C) See above answer, definitely. Figuring out the best choices as to where to focus my resources. I work very hard to make myself keep putting myself out there.
When do you think you will you write your next book?
I’ve written it! I have a finished prequel to The Persistence of Memory, which two separate editors have encouraged me to send out to find an agent. They think that although like the trilogy it’s experimental, it’s a strong, interesting story and deserves traditional publication. Right now I’m working on book five in the series.
Are you self published or did you use a hybrid publisher, or a traditional publisher?
I self published with the help of another agency, Mill City Press. UPDATE: The books now are sold exclusively through Amazon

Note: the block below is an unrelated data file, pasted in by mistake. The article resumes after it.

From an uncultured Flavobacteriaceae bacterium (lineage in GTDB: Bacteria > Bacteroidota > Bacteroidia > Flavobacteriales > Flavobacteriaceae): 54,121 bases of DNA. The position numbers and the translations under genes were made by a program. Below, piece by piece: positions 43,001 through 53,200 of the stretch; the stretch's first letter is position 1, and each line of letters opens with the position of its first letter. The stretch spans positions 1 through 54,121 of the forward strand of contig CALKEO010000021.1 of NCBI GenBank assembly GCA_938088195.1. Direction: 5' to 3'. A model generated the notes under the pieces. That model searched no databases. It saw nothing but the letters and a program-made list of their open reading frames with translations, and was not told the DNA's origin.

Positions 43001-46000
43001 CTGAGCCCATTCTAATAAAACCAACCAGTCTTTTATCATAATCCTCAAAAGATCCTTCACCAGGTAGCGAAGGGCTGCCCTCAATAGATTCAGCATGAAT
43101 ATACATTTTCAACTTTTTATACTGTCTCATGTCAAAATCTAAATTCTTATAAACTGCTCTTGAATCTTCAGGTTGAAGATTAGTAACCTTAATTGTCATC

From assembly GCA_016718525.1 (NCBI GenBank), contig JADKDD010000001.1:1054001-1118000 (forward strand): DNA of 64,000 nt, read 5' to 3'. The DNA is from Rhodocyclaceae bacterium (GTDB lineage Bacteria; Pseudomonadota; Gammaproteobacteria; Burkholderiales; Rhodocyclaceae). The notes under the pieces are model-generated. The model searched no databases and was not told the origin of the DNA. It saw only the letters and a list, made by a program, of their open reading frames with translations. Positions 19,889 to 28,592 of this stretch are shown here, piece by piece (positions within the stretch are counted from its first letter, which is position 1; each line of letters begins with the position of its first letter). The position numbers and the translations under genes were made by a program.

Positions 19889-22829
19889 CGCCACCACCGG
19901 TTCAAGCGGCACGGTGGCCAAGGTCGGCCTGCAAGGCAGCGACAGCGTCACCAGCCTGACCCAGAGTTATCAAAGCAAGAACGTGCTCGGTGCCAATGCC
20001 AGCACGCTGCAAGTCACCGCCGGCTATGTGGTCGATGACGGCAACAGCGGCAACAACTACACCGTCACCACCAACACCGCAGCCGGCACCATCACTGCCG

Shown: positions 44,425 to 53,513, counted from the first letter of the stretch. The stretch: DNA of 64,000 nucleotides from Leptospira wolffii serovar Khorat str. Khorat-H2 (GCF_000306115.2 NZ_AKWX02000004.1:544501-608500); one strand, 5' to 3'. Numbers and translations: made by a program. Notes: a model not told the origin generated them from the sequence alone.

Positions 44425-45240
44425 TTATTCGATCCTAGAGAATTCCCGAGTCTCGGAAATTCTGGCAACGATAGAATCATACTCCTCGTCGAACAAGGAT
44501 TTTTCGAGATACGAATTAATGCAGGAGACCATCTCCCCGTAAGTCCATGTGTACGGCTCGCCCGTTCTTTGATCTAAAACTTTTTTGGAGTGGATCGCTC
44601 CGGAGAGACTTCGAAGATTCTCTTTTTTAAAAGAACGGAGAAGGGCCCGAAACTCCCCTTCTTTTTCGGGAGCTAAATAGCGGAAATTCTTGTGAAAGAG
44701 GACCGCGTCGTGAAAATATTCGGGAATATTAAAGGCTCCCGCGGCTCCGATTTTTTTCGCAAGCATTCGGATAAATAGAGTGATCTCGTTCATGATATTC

Interview with Author: Karen Janowsky
It is a great pleasure to welcome Karen Janowsky author The Persistence of Memory Book 1: Deja Vu.
Welcome Karen to The Adventures of the Everyday Fangirl and thanks so much for taking the time out your busy schedule to help us get to know more about you and your new series better!
What does the title of this novel, series or set of stories signify?
The Persistence of Memory is actually a painting by the surrealist artist, Salvador Dali. It features a dreamscape with clocks melting. The interpretation is that time as we understand it is meaningless.
In this story, time is at the heart of the conflict. The characters are both from different time periods, and time has gone by at different rates for them. Somehow though, they keep finding each other—love and connection are more important than the passage of time.